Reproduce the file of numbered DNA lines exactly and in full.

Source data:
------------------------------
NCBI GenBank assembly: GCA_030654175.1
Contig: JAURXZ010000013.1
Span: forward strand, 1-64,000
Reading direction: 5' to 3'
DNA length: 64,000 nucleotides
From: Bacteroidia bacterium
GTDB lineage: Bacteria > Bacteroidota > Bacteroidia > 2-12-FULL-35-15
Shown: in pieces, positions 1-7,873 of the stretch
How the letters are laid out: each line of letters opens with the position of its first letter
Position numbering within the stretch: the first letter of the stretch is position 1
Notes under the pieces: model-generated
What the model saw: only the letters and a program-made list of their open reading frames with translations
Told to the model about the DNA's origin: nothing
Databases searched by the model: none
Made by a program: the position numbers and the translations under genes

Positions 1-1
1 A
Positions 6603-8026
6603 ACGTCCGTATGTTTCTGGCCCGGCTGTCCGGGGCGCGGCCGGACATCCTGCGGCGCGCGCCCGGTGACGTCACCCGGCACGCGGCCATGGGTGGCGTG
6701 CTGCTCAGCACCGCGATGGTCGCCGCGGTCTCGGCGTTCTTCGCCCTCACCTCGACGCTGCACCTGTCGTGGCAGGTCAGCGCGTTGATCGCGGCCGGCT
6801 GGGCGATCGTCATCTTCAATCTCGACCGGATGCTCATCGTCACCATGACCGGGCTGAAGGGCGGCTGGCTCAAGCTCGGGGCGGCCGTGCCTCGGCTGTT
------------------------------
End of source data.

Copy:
NCBI GenBank assembly: GCA_030654175.1
Contig: JAURXZ010000013.1
Span: forward strand, 1-64,000
Reading direction: 5' to 3'
DNA length: 64,000 nucleotides
From: Bacteroidia bacterium
GTDB lineage: Bacteria > Bacteroidota > Bacteroidia > 2-12-FULL-35-15
Shown: in pieces, positions 1-7,873 of the stretch
How the letters are laid out: each line of letters opens with the position of its first letter
Position numbering within the stretch: the first letter of the stretch is position 1
Notes under the pieces: model-generated
What the model saw: only the letters and a program-made list of their open reading frames with translations
Told to the model about the DNA's origin: nothing
Databases searched by the model: none
Made by a program: the position numbers and the translations under genes

Positions 1-1
1 A
Positions 6603-8026
6603 ACGTCCGTATGTTTCTGGCCCGGCTGTCCGGGGCGCGGCCGGACATCCTGCGGCGCGCGCCCGGTGACGTCACCCGGCACGCGGCCATGGGTGGCGTG
6701 CTGCTCAGCACCGCGATGGTCGCCGCGGTCTCGGCGTTCTTCGCCCTCACCTCGACGCTGCACCTGTCGTGGCAGGTCAGCGCGTTGATCGCGGCCGGCT
6801 GGGCGATCGTCATCTTCAATCTCGACCGGATGCTCATCGTCACCATGACCGGGCTGAAGGGCGGCTGGCTCAAGCTCGGGGCGGCCGTGCCTCGGCTGTT